Named in honor of the Creek Nation, Muskogee, Indian Territory, was established in 1872 as a railway station for the MKT (Missouri, Kansas, and Texas Railway). By the time of statehood in 1907, because of the growth of agriculture and commerce as well as Muskogee’s role as a center of the work of the Dawes Commission, it had grown to be one of the largest towns in Indian Territory.

Prior to 1924 other newspapers, such as the Muskogee Daily Phoenix and the Muskogee Democrat, had been published in Muskogee. But on June 9, 1924, with its roots in the Porum Journal as early as 1903, the Muskogee Daily News began to be published by the Eastern Oklahoma Publishing Company with B. G. Gossett serving as business manager and Carl W. Held acting as managing editor. On November 3, 1925, A. O. Fuller was noted as general manager. The News circulated every afternoon and Sunday morning. It offered local, state, tribal, national, and international news. Its stories focused on such topics as politics, religion, sports, society announcements, and Oklahoma history, and it even included advertisements, a business directory, and a puzzle.

It also did not shy away from taking a stand on various political issues, not only through offering editorials but also listing concerns in its “The Daily News’ Platform” and “What We Stand For” columns. By 1926, it even included in its publisher’s block “A Democratic Newspaper”. It also helped lead the way in women’s rights as Alice Robertson, in her 70s, was a newspaper columnist for her hometown paper, the Muskogee Daily News, reporting from Washington, D. C. from 1925 until her retirement in 1926.

In 1926 a case was filed in the Supreme Court of Oklahoma regarding the News’ right to publish the proceedings of the Muskogee board of county commissioners. The heart of the case centered on whether the News had published long enough to receive the contract it was offered in July 1924, as law stated that a newspaper had to have been published for 52 weeks prior to such a contract. On May 4, 1926, the Oklahoma Supreme Court ruled that the News was not a legal publication when the contract was drawn up and, thus, its contract with the county commissioners was void. Interestingly, another case came before the Oklahoma Supreme Court in 1928 regarding another controversy regarding the News, a suit between the treasurer of the paper and one of its directors over the financing of the paper when it was first organized in June 1924.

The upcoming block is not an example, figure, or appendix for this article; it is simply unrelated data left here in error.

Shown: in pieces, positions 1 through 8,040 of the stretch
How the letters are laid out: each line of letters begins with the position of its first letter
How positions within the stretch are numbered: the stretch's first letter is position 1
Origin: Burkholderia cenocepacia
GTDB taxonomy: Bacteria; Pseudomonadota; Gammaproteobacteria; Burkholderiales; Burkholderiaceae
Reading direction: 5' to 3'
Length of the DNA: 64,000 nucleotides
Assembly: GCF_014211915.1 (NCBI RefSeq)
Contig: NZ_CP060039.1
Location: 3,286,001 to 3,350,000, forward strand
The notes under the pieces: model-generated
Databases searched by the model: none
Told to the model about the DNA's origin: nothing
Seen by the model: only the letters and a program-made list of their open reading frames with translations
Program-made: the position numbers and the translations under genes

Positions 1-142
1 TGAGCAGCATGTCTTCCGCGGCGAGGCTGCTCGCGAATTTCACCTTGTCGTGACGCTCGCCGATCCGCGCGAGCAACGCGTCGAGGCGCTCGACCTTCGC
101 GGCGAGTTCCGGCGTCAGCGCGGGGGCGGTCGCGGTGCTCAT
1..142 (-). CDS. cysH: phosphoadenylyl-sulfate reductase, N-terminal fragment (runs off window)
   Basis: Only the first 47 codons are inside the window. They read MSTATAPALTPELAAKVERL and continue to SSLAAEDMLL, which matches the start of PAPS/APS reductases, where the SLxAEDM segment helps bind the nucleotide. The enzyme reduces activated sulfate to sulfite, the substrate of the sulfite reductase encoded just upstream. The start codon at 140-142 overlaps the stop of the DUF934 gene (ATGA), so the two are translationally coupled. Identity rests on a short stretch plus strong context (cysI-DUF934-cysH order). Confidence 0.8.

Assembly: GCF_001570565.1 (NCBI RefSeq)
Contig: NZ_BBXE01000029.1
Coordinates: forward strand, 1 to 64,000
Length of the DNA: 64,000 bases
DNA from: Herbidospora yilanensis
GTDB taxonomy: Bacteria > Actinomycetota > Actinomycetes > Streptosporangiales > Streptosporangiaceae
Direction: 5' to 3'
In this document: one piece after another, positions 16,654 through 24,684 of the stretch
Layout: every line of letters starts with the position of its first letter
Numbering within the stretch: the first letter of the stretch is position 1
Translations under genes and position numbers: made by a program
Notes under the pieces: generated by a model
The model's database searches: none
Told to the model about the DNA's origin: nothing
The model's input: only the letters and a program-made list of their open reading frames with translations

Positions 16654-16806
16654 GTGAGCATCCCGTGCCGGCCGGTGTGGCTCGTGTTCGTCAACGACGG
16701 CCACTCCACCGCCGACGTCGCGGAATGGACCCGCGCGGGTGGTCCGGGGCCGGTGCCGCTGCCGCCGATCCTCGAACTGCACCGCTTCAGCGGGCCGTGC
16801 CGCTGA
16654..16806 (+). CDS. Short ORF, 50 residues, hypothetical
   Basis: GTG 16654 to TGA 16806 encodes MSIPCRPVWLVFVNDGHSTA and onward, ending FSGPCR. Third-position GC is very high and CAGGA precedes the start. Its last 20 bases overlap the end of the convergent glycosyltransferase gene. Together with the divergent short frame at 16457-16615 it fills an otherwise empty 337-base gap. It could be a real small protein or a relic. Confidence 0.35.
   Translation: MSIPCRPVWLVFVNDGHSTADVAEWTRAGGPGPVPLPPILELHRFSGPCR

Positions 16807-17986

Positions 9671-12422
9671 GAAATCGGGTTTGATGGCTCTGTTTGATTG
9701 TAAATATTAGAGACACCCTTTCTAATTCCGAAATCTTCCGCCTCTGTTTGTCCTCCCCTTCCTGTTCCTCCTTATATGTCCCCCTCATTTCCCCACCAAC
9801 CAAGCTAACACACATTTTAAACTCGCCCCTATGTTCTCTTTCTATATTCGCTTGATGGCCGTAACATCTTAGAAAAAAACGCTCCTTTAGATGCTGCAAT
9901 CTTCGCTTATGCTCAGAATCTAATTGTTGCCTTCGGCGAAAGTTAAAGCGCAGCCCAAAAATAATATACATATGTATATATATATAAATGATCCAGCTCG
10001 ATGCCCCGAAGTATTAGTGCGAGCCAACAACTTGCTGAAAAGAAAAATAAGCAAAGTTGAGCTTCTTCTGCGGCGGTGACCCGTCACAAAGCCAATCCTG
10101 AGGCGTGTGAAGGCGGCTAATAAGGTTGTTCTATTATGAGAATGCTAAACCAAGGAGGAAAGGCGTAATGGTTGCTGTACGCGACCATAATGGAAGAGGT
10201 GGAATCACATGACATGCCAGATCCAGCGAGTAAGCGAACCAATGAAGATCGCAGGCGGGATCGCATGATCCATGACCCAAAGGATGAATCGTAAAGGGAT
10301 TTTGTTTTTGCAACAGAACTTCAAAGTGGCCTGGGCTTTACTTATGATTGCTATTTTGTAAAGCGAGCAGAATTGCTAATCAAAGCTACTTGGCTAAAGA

During the same time as the 1926 legal case and cited in the paper on April 22, 1926, the Muskogee Democrat Publishing Company took ownership of the News<?i> with A. O. Fuller as both president and general manager, and Held as editor. On April 29, 1926, the first edition of the Muskogee Press was published by the Muskogee Democrat Publishing Company, stating in its banner that it was the “Successor to the Muskogee Daily News”. The Press was led by Fuller and Held, and retained the same format and features as the News. On Thursday, June 24, 1926, the Press ceased publication, marking that a weekly issue would be forthcoming as the affairs of the Press were reorganized.

At a Glance

Cite This Collection

Here is our suggested citation. Consult an appropriate style guide for conformance to specific guidelines.

Muskogee Daily News in The Gateway to Oklahoma History. Oklahoma Historical Society. accessed September 28, 2023.

Explore Holdings

Start browsing through the holdings of this collection in one of the following ways:

Back to Top of Screen